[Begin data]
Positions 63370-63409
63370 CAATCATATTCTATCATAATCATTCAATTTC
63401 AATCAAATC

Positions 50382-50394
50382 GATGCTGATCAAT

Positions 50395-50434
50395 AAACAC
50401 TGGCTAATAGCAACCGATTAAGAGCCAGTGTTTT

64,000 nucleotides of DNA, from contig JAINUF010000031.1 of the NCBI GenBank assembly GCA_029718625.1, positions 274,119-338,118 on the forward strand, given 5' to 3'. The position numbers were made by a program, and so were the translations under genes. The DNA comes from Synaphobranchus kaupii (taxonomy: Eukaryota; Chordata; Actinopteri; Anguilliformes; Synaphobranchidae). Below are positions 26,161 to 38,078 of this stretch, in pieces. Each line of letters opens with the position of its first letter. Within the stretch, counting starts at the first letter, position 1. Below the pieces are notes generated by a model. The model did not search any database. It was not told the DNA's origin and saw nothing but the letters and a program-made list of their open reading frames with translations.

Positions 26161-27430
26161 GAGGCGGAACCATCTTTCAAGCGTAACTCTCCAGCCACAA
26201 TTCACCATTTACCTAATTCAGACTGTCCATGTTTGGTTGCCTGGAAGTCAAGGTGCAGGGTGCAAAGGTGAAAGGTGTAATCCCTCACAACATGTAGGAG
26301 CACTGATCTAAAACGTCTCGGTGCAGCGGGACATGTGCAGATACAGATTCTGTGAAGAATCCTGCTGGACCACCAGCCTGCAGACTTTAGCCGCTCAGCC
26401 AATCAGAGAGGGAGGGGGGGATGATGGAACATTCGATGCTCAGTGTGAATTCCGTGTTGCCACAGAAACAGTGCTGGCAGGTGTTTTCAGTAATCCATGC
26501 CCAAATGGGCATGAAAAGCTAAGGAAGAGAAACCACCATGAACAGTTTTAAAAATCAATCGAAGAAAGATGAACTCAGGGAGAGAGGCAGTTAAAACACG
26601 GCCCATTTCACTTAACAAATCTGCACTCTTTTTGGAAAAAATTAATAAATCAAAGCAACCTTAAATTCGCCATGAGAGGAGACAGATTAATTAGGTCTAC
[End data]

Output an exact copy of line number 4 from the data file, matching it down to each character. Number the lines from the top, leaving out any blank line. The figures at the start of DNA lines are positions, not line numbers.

Positions 50382-50394